Knew there wasn't much of a chance for a tornado even though the SPC had us in a 2%, but Ryan and I still took the opportunity to go out to view the incoming storms. We saw the storms on radar coming out of the Jefferson City, Lake of the Ozarks area and headed that direction. Based on their movement, we decided to head down Highway 30 to intercept them. Our thought was that there would be an increase in intensity as the storms reached the boundary that had set up in Franklin and Jefferson County. We monitored the now line of storms coming toward us and saw nothing of note, but as we neared Cedar Hill, MO, new storm development was beginning to catch my eye out in front of the approaching line.
Took Route "B" south and had a couple new storms fire right in front of us. They were small towers at this point that had a lot of vertical to them, but no precipitation. Followed them as they developed and as we got to Hillsboro, MO, they began dumping a lot of rain. We continued east on Route "A" and observed many cells going up just in front of the quickly approaching line. Made the decision to head north on I-55, then east on I-255 across the Mississippi River into Illinois. From this point as we headed north on I-255, we just played tag with multiple storms on our trek back home. Treated to a spectacular sunlit sky through a hole in the storms at dusk. Hopefully Ryan has some better pics on his good camera.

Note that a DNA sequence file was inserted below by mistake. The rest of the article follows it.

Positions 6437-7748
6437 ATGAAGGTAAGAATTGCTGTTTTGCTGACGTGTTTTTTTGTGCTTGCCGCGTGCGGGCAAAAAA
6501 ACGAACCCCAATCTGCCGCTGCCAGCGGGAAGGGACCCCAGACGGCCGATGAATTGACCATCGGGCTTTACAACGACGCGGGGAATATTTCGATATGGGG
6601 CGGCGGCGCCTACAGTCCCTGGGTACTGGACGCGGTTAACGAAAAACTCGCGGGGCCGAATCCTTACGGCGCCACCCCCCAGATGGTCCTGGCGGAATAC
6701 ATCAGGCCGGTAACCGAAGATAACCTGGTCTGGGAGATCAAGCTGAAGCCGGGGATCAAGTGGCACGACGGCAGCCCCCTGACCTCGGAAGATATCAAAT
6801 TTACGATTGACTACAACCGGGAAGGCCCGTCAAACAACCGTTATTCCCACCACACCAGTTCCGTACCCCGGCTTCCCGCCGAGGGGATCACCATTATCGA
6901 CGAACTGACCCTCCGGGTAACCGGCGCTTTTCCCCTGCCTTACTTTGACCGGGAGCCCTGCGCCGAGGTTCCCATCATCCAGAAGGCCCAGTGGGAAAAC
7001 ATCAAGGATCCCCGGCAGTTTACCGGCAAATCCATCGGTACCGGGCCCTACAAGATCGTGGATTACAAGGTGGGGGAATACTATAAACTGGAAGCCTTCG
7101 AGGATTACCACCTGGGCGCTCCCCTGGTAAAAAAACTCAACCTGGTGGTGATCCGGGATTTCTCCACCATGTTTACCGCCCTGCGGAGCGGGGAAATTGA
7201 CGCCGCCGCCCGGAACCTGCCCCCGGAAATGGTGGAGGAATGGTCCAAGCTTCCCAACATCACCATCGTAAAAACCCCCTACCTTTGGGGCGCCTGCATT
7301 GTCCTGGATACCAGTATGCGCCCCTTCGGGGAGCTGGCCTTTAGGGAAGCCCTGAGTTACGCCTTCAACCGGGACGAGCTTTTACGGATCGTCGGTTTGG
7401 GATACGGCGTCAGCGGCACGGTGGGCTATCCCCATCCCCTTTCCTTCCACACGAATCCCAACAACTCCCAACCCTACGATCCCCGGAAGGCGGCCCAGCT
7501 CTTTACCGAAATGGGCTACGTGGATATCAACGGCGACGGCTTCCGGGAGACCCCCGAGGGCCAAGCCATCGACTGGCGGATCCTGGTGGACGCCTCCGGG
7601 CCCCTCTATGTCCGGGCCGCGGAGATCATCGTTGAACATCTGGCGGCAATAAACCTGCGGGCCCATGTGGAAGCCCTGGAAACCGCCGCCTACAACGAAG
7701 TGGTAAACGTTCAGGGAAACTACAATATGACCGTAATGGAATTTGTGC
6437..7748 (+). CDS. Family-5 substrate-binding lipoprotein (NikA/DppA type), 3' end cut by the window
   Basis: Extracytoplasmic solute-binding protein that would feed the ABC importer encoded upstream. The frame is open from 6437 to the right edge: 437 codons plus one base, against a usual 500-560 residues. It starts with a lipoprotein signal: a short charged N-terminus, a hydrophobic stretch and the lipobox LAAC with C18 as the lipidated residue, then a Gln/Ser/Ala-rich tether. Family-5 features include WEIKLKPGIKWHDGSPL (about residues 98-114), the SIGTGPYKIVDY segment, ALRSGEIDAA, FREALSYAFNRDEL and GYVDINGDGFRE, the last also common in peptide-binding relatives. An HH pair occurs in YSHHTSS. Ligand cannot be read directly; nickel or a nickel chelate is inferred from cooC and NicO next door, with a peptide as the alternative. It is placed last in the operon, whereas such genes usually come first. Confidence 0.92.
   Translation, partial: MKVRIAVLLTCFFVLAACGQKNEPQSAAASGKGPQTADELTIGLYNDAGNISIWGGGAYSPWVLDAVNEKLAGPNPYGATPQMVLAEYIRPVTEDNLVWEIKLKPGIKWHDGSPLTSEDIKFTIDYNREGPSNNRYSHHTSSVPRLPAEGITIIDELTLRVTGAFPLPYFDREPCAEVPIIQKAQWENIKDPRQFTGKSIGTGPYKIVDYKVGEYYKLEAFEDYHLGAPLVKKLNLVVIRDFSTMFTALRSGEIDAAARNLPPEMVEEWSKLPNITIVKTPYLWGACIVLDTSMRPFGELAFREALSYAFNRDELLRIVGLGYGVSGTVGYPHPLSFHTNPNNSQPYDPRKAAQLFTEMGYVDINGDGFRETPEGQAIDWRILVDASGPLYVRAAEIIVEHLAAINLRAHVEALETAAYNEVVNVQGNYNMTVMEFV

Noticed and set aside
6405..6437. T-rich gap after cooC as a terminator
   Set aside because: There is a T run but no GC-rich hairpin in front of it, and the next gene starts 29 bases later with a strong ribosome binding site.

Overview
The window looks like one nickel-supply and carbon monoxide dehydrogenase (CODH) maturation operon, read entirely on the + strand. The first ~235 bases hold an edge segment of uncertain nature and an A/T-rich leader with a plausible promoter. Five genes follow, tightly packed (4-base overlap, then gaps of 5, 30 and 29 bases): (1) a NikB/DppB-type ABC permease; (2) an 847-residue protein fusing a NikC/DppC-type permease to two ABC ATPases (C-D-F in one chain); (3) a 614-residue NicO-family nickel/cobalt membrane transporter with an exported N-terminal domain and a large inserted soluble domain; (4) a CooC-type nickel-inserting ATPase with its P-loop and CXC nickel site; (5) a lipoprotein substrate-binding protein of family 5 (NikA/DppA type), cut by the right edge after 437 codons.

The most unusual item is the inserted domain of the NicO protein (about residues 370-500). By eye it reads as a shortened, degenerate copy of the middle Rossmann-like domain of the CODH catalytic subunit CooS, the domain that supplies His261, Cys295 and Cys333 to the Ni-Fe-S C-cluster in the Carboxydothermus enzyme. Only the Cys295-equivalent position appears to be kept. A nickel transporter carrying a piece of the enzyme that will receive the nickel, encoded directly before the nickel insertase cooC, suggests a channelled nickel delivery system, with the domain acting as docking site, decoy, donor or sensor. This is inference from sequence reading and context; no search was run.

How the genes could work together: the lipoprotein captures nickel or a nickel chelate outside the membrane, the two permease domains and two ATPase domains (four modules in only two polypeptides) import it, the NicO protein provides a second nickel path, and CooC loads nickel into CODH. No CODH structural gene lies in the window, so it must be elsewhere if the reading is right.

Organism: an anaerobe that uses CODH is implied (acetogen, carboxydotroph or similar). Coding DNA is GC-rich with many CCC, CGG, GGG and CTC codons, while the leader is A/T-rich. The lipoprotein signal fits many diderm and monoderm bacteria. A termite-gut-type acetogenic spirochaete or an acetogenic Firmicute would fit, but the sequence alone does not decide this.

It was a fun little backyard trip. There was plenty of cloud to ground lightning and a lot of rain. We never ran into any hail during our entire trip and we never found any storm that had any low level velocity. There were a couple that had some minor rotation in the upper levels, but never came close to posing any kind of tornadic threat. Made it home just in time to watch the final storm go through from inside my garage.
137 miles, only a few pictures, around 4 hours.